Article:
Though it's not as deadly as the West African Ebola virus, the Avian Influenza A (H5N1) still has a mortality rate of 60% for those who contract it. That makes it a serious disease with deadly implications and it has now made its way to North America for the first time ever according to the CDC.
The virus, a mutation of which was created by scientists in a lab, is believed to have the potential to kill up to half the world's population should it ever start to spread at a more rapid rate.
The CDC reports:
Facebook, Google Plus, & Twitter. You can also get Freedom Outpost delivered to your Amazon Kindle device here.
Canada has reported the first case of human infection with avian influenza A (H5N1) virus ever detected in the Americas. The case occurred in a traveler who had recently returned from China. H5N1 virus infections are rare and these viruses do not spread easily from person to person. Most of the 648 human cases of H5N1 infections that have been detected since 2003 have occurred in people with direct or close contact with poultry. The Centers for Disease Control and Prevention (CDC) considers that the health risk to people in the Americas posed by the detection of this one case is very low. CDC is not recommending that the public take any special actions regarding H5N1 virus in response to this case. For people traveling to China, CDC recommends that people take the same protective actions against H5N1 as recommended to protect against H7N9 or other avian influenza A viruses. This information is available on the CDC website at Travelers Health: Avian Flu (Bird Flu).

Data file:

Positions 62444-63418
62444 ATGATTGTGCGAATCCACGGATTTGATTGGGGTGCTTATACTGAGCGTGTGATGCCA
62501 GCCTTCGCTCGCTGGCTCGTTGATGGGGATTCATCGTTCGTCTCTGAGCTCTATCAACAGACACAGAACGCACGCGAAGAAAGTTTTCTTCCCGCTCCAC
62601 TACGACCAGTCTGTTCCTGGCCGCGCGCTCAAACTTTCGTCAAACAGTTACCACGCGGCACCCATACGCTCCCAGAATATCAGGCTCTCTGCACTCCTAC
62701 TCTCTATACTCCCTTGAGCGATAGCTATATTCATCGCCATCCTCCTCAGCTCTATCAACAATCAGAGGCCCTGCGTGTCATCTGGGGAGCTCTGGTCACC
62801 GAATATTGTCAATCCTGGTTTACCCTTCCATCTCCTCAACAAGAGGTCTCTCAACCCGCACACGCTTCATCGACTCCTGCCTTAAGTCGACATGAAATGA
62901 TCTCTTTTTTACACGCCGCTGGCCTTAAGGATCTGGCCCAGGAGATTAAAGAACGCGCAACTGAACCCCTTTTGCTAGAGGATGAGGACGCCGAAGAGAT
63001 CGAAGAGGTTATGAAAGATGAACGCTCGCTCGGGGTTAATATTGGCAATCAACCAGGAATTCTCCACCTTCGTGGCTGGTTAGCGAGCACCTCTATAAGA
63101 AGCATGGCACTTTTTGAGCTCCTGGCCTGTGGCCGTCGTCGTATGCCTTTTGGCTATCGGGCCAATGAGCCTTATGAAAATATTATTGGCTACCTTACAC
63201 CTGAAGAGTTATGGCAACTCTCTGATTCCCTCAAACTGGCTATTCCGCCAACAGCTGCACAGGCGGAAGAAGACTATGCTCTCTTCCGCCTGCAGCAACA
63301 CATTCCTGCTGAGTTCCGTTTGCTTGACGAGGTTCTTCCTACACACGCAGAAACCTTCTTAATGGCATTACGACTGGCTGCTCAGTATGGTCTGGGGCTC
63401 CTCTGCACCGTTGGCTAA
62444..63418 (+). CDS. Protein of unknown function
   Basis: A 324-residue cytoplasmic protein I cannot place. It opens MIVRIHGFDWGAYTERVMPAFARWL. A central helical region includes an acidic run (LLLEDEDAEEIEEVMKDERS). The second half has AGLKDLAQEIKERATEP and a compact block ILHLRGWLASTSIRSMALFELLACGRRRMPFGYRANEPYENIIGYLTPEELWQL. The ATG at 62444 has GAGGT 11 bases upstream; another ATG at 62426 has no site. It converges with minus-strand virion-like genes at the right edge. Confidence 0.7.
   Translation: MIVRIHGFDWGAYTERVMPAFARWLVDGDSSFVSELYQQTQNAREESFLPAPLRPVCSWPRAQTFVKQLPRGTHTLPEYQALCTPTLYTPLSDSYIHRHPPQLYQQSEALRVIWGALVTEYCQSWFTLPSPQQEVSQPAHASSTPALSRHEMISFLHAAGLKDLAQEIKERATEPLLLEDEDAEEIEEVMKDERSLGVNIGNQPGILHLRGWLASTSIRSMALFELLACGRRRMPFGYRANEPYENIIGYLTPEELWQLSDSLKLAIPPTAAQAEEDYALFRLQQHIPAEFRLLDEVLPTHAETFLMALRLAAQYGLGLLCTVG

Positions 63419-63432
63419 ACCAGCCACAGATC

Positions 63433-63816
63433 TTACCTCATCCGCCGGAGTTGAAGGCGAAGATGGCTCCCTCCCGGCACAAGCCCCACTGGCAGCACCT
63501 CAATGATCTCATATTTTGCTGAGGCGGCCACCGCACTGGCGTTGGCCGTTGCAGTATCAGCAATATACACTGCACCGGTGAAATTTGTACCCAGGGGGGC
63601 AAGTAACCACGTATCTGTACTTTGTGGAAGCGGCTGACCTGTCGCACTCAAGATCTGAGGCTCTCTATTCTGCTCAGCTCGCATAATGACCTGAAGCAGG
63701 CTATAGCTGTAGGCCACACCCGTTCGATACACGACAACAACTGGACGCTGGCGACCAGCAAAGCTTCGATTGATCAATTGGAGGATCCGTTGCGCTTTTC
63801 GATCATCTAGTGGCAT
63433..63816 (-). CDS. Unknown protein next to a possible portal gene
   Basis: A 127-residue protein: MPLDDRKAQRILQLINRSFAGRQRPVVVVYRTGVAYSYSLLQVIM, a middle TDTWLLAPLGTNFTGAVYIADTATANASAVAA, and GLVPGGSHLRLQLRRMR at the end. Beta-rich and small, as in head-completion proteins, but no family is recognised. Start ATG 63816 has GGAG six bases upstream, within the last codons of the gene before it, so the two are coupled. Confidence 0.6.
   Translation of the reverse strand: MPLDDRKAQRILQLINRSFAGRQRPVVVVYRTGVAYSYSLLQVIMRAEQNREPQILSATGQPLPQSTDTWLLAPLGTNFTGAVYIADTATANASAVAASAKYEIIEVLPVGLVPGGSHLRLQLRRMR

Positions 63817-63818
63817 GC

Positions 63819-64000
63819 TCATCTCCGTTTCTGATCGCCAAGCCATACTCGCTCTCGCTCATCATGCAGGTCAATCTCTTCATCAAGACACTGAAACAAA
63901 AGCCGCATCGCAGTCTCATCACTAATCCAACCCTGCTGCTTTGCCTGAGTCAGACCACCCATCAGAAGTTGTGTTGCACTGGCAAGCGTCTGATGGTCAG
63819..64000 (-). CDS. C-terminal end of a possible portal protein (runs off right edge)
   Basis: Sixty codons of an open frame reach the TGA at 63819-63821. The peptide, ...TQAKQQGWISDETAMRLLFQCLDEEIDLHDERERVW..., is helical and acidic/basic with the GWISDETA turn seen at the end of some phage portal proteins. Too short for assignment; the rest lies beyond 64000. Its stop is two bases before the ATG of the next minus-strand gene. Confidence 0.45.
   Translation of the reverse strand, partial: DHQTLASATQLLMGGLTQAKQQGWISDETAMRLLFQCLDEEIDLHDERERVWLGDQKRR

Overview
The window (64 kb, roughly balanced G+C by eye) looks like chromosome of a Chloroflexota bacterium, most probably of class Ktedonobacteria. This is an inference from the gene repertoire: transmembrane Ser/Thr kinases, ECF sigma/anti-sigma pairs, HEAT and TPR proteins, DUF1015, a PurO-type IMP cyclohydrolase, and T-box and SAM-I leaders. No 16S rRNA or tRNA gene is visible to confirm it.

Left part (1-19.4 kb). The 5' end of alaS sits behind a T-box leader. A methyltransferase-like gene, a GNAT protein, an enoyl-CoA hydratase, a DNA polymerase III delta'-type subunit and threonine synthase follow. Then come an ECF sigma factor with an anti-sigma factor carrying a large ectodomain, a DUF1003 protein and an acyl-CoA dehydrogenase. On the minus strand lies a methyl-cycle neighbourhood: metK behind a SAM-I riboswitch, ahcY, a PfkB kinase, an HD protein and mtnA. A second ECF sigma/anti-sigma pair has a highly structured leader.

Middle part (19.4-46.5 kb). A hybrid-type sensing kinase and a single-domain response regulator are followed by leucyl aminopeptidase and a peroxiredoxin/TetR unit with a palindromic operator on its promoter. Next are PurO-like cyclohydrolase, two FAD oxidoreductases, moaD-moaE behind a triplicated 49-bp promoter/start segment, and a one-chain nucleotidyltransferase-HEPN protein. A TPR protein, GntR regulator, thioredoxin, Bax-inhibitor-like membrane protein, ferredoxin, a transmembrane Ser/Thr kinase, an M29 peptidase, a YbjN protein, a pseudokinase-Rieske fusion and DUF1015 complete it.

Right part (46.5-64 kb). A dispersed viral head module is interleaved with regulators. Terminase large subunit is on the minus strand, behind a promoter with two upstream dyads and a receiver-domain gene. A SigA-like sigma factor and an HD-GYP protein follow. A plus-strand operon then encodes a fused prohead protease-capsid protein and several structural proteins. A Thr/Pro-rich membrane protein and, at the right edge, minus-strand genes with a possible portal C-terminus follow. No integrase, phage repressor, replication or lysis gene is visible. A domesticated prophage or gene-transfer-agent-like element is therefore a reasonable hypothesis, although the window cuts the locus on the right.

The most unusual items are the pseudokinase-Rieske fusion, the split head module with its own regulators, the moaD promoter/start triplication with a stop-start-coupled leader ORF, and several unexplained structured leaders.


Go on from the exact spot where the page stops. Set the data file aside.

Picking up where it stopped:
According to Canadian health officials, the patient, who died on January 3, 2014, recently traveled to Beijing, China, where avian influenza A H5N1 is endemic among poultry. This is the first detected case of human infection with avian influenza A H5N1 virus in North or South America. It also is the first case of H5N1 infection ever imported by a traveler into a country where this virus is not present in poultry. No such H5N1 viruses have been detected in people or in animals in the United States.
While human infection is rare, it often results in serious illness with very high mortality (60%). CDC has recommended enhanced surveillance measures to detect possible cases of H5N1 in this country since 2003.
While the current risk from H5N1 viruses is very low and CDC believes it unlikely that cases of H5N1 have occurred in the United States, CDC will send out a reminder to clinicians in this country about when and how to test for H5N1 infection.